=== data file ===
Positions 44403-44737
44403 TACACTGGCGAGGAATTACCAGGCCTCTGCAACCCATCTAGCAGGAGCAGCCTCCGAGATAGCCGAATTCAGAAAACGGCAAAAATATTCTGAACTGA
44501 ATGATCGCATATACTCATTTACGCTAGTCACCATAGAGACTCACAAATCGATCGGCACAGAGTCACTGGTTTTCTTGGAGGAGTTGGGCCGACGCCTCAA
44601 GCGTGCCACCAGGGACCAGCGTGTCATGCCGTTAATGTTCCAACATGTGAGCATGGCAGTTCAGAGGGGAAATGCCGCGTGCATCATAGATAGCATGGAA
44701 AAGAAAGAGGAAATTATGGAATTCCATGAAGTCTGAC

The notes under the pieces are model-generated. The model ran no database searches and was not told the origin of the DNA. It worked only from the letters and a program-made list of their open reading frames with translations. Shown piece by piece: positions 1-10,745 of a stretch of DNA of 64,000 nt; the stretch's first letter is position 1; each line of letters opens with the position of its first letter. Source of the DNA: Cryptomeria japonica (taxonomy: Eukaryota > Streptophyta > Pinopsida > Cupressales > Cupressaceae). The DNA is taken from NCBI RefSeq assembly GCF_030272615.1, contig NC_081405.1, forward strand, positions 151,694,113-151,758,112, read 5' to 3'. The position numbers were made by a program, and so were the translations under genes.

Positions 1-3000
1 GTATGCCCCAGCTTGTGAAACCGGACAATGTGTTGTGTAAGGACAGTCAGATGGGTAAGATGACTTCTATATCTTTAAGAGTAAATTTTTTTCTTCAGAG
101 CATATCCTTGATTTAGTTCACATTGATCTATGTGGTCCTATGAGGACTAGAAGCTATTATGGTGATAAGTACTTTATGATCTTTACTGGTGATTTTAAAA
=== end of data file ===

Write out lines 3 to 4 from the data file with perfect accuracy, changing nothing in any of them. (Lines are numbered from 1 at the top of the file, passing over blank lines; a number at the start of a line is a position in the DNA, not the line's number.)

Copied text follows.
44501 ATGATCGCATATACTCATTTACGCTAGTCACCATAGAGACTCACAAATCGATCGGCACAGAGTCACTGGTTTTCTTGGAGGAGTTGGGCCGACGCCTCAA
44601 GCGTGCCACCAGGGACCAGCGTGTCATGCCGTTAATGTTCCAACATGTGAGCATGGCAGTTCAGAGGGGAAATGCCGCGTGCATCATAGATAGCATGGAA